We also pondered over the meaning of lonnen as we walked along the straight lonnen on the island on Saturday.  What I found suggests that it is a Geordie word for lane or street or a more archaic meaning for an area where cattle are milked (no longer in use).  Now my first association with the word lonnen as a child comes from the term that is often used in Cumbria so I knew it was not just a Geordie word.  Having checked it out on a very interesting blog written by a Cumbrian journalist I found that the word lonnen seems to be spelt as Lonning in Cumbria again in that area it means lane, often hedged and the hedging covering old stone wall, presumably most often dry stone walls.  This latter explanation of the hedging and wall certainly reflects my thought of what a lonnen or lonning is.

Sunday, 18 October 2015

Ice Cream Birders on Lindisfarne

Seeing the sun as it wants to be seen by ev'ryone
Melting the sky throw a hole in your eye where the magic comes
Turning your heads to the skies with the clouds in your eyes
'cause you never know what you might find
Lyrics from Clear Bright Light/Lindisfarne

Barred Warbler.  Record image of the 'bird of the day' courtesy of Samuel Hood
17th Oct.  With Goosander and Common Buzzard seen on the journey north we crossed to Lindisfarne as the tide ebbed.  The pool filled sands of the vast open area always makes me feel that I’m entering another world, a more peaceful and at times silent world with wonderful atmosphere no matter what the conditions.  On arrival today it was dense cloud with only occasional rays of sunlight breaking through, but these rays gave a wonderful effect over the channel and open sea.  Small areas of brightness standing out from the greyer surroundings.  The horizon behind the Farne Islands was clear cut between sky and sea, the sky falling onto the sea like a theatrical curtain.  The RSPB Group members were quickly of the coach, but not as quickly as Sam and I left them behind and headed through the village.  We like peace on the island and made our way from any crowding.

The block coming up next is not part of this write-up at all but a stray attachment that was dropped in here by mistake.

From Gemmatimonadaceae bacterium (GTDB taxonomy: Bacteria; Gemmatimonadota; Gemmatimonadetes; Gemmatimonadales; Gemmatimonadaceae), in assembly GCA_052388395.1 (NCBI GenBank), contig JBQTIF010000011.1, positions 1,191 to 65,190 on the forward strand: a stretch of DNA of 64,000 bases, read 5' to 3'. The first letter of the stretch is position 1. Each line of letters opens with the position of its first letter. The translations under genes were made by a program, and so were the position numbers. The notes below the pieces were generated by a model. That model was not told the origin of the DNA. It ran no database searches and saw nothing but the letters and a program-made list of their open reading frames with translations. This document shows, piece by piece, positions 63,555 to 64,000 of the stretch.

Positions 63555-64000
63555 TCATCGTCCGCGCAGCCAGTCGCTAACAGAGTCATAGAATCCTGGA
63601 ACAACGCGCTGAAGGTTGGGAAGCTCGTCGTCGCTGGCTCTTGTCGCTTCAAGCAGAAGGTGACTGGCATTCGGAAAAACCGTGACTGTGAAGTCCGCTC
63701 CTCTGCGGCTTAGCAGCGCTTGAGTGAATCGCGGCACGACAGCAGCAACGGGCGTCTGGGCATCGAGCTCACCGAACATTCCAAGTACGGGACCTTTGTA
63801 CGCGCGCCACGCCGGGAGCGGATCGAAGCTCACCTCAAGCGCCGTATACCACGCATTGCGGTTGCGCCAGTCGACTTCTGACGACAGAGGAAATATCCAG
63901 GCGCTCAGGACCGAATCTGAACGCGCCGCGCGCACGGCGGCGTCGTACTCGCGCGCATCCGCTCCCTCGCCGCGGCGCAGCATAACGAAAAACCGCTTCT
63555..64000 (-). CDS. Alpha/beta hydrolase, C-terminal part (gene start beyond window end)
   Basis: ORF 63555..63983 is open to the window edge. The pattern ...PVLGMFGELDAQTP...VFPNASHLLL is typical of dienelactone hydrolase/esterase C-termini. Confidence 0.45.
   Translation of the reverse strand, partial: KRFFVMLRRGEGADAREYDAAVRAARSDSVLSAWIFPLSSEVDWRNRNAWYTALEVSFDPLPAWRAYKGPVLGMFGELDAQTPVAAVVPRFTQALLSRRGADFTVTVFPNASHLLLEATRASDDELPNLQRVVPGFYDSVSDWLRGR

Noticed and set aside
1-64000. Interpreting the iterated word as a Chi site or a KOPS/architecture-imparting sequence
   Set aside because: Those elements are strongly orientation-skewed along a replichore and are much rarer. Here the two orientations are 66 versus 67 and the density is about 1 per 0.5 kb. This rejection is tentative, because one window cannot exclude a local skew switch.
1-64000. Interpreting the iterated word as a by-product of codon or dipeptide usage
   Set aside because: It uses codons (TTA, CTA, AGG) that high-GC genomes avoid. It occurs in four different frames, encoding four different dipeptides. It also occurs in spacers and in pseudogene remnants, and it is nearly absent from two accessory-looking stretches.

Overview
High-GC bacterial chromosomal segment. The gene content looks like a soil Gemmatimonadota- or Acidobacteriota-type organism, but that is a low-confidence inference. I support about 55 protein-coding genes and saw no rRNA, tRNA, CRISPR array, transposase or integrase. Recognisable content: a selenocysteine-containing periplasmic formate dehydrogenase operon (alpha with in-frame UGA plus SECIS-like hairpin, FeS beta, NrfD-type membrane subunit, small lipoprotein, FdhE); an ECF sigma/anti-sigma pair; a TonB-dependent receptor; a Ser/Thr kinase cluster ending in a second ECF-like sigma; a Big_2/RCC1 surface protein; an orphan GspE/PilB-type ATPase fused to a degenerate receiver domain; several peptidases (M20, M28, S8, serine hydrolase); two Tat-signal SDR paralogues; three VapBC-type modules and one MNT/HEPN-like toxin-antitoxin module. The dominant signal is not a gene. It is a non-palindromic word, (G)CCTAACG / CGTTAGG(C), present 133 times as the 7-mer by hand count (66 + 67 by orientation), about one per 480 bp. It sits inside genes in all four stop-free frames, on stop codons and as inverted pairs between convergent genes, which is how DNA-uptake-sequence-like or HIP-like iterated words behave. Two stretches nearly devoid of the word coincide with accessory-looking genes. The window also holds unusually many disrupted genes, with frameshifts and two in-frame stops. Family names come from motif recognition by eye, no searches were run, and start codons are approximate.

I recently read some derogatory remarks about Lindisfarne on one of these web-sites that allow comments to be made about areas and places and where the authors of the comments know there can be little in the way of face to face comeback.  This sadly one of the negatives of social media and such like.  The derogatory remarks were made amongst many more positive ones and in the main seem to have come from folk who never left the village or the heavily walked track down to Lindisfarne Castle.  So many people don’t like to move too far from the car-parks and cafes which is a great shame as the island has so much to offer, not least in quiet contemplation and atmosphere.  Although not a shame for us who prefer peace.  For some I know the religious senses are touched on the island, but I can’t say that is what does it for me, although we all have our own God/s and for me it is the power of nature and the island has this in spade loads.  My God is nature and it has helped me through some difficult times and no doubt will do so again.